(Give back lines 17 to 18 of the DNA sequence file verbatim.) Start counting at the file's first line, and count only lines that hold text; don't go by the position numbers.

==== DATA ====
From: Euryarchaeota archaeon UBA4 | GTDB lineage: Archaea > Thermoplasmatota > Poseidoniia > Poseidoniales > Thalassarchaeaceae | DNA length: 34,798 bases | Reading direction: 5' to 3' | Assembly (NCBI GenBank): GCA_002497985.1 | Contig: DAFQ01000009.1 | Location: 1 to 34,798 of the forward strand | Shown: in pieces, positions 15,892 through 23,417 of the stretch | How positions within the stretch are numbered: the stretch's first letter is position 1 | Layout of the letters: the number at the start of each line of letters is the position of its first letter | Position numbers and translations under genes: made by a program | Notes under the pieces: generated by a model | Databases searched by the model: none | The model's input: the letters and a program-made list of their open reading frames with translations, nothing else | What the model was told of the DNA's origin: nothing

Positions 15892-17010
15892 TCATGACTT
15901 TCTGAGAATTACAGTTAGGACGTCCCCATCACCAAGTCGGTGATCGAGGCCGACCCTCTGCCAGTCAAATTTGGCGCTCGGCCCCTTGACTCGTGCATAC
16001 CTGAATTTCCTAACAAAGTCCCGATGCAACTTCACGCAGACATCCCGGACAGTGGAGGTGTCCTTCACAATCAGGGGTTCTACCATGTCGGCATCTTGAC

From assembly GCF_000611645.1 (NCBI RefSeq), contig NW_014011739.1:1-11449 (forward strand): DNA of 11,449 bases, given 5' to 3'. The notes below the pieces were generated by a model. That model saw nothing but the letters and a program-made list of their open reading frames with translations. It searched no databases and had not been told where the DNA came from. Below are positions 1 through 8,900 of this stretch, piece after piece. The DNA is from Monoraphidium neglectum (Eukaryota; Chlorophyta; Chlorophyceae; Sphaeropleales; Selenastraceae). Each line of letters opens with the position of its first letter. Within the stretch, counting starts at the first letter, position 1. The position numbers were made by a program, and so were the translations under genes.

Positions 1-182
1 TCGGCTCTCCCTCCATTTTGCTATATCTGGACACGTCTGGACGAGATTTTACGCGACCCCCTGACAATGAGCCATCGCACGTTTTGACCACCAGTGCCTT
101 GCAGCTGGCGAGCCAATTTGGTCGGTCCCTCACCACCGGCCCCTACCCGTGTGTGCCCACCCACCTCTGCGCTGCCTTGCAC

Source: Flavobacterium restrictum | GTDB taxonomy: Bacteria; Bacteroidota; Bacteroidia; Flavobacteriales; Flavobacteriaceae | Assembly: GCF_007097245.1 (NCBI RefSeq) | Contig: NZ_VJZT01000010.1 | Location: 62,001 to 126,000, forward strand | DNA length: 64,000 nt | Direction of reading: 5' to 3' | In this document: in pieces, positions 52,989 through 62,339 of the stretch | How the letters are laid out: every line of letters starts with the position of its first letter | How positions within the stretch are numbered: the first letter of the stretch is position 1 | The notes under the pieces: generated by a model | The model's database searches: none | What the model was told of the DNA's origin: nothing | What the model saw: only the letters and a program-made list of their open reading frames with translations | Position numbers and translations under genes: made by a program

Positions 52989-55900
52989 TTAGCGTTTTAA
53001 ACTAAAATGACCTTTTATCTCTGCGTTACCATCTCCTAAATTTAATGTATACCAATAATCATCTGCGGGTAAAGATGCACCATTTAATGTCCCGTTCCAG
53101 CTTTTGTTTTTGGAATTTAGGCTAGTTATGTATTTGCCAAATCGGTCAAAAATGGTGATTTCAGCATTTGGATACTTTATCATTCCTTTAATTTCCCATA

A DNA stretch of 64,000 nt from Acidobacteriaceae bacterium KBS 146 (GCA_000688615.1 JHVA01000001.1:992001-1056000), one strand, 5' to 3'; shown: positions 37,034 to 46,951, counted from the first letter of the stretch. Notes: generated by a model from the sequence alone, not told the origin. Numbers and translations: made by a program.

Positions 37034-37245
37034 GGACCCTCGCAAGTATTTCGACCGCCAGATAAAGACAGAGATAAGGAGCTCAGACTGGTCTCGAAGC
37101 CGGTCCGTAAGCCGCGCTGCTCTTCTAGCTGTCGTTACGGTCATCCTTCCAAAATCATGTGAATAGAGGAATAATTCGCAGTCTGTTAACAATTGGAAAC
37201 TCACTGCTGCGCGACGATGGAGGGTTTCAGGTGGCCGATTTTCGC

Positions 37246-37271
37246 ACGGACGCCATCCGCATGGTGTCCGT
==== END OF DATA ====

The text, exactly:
37034 GGACCCTCGCAAGTATTTCGACCGCCAGATAAAGACAGAGATAAGGAGCTCAGACTGGTCTCGAAGC
37101 CGGTCCGTAAGCCGCGCTGCTCTTCTAGCTGTCGTTACGGTCATCCTTCCAAAATCATGTGAATAGAGGAATAATTCGCAGTCTGTTAACAATTGGAAAC